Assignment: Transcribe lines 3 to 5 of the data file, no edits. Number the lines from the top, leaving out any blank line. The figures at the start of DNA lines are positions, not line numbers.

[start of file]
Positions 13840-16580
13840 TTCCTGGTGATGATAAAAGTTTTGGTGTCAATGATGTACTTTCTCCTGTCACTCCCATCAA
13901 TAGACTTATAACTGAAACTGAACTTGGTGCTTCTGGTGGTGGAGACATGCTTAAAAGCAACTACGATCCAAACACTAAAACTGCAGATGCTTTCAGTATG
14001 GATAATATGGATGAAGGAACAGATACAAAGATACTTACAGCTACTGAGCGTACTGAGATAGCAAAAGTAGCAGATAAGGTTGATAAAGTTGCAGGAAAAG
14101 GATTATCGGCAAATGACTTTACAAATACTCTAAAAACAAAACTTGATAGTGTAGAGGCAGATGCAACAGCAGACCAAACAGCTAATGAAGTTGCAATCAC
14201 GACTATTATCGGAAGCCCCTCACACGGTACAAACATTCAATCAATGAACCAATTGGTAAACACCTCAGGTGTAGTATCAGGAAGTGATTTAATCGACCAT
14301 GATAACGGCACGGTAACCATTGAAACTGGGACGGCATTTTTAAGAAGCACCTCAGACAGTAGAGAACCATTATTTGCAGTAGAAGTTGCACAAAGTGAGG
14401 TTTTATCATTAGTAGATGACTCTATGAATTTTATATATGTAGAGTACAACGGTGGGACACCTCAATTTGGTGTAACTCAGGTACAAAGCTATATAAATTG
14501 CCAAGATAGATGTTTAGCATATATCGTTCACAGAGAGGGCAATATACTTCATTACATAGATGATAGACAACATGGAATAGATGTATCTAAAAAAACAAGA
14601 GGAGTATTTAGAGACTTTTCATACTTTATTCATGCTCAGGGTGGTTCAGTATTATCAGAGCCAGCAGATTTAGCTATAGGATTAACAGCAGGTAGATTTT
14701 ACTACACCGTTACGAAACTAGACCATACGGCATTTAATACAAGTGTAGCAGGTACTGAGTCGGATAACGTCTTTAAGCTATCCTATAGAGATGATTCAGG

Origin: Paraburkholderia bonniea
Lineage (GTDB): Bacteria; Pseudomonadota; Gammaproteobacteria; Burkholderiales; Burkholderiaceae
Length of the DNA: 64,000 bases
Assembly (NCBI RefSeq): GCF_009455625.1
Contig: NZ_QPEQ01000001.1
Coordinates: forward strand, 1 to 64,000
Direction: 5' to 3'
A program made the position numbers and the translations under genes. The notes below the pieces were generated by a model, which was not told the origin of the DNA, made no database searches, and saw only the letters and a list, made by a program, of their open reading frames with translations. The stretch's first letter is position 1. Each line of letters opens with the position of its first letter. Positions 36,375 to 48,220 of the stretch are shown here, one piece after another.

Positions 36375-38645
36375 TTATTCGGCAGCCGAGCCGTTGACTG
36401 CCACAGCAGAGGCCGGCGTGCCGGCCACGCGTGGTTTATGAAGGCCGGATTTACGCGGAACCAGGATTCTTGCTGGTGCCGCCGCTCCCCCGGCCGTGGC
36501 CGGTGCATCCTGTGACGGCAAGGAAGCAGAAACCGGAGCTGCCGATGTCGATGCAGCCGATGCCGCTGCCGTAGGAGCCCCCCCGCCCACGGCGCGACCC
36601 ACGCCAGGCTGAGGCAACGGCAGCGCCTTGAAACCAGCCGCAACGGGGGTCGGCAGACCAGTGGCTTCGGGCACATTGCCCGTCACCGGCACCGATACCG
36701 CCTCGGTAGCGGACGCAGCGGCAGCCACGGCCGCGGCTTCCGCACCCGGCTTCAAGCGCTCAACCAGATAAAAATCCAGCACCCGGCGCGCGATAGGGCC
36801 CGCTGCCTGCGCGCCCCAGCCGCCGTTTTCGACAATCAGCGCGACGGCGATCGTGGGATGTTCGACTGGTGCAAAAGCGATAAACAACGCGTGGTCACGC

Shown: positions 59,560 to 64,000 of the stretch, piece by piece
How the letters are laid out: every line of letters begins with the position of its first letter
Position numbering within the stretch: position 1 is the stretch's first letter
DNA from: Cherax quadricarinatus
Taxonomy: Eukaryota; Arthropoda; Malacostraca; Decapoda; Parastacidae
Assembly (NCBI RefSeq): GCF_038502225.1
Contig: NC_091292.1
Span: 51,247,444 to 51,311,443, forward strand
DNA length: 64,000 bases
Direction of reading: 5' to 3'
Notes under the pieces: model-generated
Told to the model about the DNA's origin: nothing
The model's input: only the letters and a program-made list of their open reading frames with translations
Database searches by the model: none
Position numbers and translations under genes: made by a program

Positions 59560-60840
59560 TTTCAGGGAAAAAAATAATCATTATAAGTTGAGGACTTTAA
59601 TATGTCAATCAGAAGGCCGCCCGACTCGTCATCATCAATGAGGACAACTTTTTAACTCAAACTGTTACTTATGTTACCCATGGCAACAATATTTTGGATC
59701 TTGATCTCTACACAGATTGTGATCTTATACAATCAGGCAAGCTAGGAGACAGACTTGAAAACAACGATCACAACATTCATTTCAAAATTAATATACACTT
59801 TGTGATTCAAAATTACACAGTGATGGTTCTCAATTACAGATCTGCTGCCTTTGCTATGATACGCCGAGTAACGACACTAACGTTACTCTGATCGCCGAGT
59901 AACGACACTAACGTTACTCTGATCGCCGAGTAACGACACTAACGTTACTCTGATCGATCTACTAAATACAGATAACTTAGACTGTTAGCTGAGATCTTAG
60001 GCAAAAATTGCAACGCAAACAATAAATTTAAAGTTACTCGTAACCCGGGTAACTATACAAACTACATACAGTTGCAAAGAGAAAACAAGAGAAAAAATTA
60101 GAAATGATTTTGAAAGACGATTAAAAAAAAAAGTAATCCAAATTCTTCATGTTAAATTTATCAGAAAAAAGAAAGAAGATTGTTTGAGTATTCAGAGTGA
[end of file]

13901 TAGACTTATAACTGAAACTGAACTTGGTGCTTCTGGTGGTGGAGACATGCTTAAAAGCAACTACGATCCAAACACTAAAACTGCAGATGCTTTCAGTATG
14001 GATAATATGGATGAAGGAACAGATACAAAGATACTTACAGCTACTGAGCGTACTGAGATAGCAAAAGTAGCAGATAAGGTTGATAAAGTTGCAGGAAAAG
14101 GATTATCGGCAAATGACTTTACAAATACTCTAAAAACAAAACTTGATAGTGTAGAGGCAGATGCAACAGCAGACCAAACAGCTAATGAAGTTGCAATCAC